Alameda Creek Alliance


Take Action

Join Us





Sunol-Ohlone Land Use Plan

Promoting Land Use Plans for public lands at Sunol and Ohlone Regional Wilderness Preserves that emphasize restoration of wilderness and wildlife habitat values

In 2003 the East Bay Regional Park District released a disappointing draft 25-year Land Use Plan for management of natural resources in Sunol and Ohlone Regional Wilderness Preserves. The Alameda Creek Alliance and a coalition of other environmental and flyfishing groups proposed an alternative plan emphasizing restoration of wilderness values to the Preserves. The most important element of the community alternative was reforming commercial cattle grazing in these parks to restore habitat for trout and other sensitive wildlife species.

Over three-quarters of Sunol and Ohlone Parks are leased for private commercial cattle grazing. The Park District’s rationale for the grazing program is fire and invasive plant control, but there is no evidence grazing of grasslands reduces wildfires, there is no rural/urban interface in these parks to cause fire concerns and cattle are a significant vector for spreading invasive plants. Cattle in these parks cause damage to Alameda Creek habitat for native trout and amphibians and overgrazing can degrade habitat for other sensitive species. Nearby Mount Diablo State Park ended commercial cattle grazing in 1989, providing a local model for prioritizing natural ecosystem protection in parklands while managing for native plants, recreation and fire control.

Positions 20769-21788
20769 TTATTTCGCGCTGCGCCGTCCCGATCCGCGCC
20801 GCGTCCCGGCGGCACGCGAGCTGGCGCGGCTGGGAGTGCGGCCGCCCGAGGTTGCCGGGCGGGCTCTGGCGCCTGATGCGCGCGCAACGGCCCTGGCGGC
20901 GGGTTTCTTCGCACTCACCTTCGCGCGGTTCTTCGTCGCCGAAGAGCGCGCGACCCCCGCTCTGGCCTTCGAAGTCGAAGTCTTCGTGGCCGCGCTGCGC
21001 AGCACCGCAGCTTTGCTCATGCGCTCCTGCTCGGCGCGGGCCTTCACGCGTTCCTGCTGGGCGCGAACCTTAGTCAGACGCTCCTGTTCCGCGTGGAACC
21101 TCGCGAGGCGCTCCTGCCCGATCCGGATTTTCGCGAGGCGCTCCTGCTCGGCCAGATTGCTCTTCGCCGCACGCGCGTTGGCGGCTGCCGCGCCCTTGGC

Unfortunately the Park District glossed over many impacts in the parks from cattle grazing and ignored much of the public input. After a dispute over the appropriate level of environmental review needed for the plans, the Park District discarded the entire Land Use Planning process for Sunol and Ohlone Parks. Fortunately the land owner of these parks (the SFPUC) is proposing positive changes in grazing practices, such as excluding cattle from about 7.5 linear miles of upper Alameda Creek and associated riparian areas, which includes all of Alameda Creek through these parks.